Simpson remembers Powell as patriot

CODY — Former U.S. Sen. Al Simpson has many fond memories of the late U.S. Secretary of State Colin Powell, but none more prominent than the way he heard Democrat Robert Byrd, a 51-year senator from West Virginia, speak of Powell after he heard him give a speech.

“He turned and said to me, ‘That is the most impressive man I’ve ever met in my political career,’” Simpson said.

Powell passed away on Monday due to complications from COVID-19. He was fully vaccinated but had already been hospitalized with multiple myeloma and early stages of Parkinson’s disease.

Although the two couldn’t have come from more different upbringings – Simpson in rural Cody and Powell in the densely urban South Bronx of New York City – they both felt an early desire to serve their country and participate in the Reserve Officers’ Training Corps at their respective colleges.

“He was a patriot,” Simpson said.

Powell is one of the most decorated U.S. military officers of all time, rising to the rank of a four-star general and leading the U.S. military operations in the Gulf War. Simpson also served in the military with the Army in Germany from 1955-56.

But it was on Capitol Hill where the two connected, often attending events and club meetings together. Although they worked in different branches of the federal government, the two routinely found themselves working together and in the same political spheres as Simpson was the majority and minority whip of the Senate from 1985-1995, and Powell, a cabinet member during the presidencies of Ronald Reagan and George H.W. Bush from 1983-1993.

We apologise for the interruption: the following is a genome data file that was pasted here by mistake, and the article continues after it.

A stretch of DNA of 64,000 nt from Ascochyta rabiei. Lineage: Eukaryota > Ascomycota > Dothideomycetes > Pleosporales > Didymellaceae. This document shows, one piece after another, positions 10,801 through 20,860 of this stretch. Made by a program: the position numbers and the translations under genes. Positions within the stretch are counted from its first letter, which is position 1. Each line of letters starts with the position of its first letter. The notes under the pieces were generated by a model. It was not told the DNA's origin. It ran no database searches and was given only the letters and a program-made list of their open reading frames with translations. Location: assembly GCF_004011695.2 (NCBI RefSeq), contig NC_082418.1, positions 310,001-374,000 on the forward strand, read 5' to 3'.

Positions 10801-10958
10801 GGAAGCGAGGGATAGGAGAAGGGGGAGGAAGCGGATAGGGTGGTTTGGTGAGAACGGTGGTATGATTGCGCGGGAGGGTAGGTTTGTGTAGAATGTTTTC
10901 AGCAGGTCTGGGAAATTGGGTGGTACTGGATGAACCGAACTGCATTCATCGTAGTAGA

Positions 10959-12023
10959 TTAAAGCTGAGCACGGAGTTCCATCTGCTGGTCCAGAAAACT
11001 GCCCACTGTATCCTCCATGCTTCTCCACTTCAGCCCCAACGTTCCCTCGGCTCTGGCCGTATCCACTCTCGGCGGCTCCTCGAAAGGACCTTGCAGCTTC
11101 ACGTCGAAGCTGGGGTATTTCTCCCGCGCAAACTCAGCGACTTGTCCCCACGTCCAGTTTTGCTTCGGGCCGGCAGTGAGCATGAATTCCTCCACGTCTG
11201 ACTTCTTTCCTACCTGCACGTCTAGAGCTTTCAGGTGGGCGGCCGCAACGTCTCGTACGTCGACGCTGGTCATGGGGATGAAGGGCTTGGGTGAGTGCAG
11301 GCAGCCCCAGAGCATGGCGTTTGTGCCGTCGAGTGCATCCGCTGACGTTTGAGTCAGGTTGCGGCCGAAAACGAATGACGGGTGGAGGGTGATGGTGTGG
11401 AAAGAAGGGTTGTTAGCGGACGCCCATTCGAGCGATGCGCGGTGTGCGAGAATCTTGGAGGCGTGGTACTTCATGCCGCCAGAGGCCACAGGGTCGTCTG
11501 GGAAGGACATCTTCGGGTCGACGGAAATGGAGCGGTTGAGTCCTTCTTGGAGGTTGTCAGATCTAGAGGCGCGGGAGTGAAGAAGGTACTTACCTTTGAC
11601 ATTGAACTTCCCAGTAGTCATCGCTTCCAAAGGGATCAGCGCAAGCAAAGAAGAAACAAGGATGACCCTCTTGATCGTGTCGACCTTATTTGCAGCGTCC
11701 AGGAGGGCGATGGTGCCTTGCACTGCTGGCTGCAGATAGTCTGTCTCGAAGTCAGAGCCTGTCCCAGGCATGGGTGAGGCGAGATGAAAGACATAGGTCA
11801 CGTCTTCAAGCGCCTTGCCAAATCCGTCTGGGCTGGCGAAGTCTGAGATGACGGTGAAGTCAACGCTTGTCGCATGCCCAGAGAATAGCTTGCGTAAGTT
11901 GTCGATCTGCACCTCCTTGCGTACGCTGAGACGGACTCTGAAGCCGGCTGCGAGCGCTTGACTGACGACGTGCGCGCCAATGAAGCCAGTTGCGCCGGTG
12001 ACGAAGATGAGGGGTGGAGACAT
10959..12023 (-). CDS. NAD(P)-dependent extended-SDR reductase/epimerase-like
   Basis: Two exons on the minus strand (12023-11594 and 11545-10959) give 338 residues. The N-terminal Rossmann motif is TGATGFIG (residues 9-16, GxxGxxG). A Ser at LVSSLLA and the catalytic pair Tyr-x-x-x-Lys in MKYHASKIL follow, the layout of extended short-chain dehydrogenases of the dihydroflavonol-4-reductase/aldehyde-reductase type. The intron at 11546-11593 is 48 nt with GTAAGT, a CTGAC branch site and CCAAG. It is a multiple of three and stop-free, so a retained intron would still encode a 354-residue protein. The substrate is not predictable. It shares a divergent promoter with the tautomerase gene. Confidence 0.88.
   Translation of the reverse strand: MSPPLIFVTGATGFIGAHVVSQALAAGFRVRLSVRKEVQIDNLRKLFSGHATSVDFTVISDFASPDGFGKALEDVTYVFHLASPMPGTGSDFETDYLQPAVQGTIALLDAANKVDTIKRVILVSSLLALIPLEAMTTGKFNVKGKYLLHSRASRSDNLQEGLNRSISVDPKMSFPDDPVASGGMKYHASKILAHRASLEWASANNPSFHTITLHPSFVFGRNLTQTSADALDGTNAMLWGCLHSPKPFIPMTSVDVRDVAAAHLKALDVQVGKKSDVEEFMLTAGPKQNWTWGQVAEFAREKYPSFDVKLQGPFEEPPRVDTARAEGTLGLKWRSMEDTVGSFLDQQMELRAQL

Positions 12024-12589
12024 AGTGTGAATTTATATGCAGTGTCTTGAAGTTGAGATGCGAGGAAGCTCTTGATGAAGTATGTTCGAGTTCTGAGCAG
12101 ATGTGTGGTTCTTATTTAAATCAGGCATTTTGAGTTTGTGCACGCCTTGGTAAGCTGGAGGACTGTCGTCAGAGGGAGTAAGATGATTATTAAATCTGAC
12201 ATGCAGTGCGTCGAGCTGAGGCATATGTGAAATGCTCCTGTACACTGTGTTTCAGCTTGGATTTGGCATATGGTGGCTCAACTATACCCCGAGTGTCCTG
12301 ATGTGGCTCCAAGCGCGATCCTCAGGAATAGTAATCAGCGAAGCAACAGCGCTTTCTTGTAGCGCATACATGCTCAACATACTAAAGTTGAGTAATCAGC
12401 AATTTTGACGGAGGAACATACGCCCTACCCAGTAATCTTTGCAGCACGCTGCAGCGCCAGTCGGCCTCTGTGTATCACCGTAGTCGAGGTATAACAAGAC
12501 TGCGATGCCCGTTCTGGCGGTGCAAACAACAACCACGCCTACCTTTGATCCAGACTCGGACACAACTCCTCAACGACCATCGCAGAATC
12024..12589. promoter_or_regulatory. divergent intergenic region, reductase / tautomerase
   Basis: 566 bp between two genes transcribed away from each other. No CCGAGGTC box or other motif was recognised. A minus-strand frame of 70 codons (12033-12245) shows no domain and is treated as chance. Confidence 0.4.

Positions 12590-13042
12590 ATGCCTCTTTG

Powell would go on to be the first black secretary of state under President George W. Bush in 2001. It was during this four-year tenure he suffered what is widely regarded as the main blight on his career, when he gave a speech at the United Nations advocating for entering the Iraq War based on faulty intelligence.

“He was very hurt and disappointed when he had to go to the U.N. and say there were weapons of mass destruction,” Simpson said. “He didn’t show the bitterness.”

Outside of work, Simpson’s wife Ann and Powell’s wife Alma became close and worked together on the Ford’s Theatre Society Board of Governors.

“She is very reserved and very lovely,” Ann Simpson said. “She was very beloved and admired in D.C.”

Al Simpson remembered a night the couples went to see “Black Angels over Tuskegee” at Ford’s Theatre, a play about the first black pilots in the U.S. military during World War II. Simpson said Powell was moved by the performance.

Ann Simpson also remembered joking with Powell, who she said was very socially adept, about the pronunciation of his first name, a name shared by one of the Simpsons’ sons.

“Our Colin is from Scottish heritage and his name is from English descent,” Ann said.

In 1998, Powell presented Al Simpson the Golden Plate Award of the American Academy of Achievement.

“He was a true man of service,” Ann Simpson said.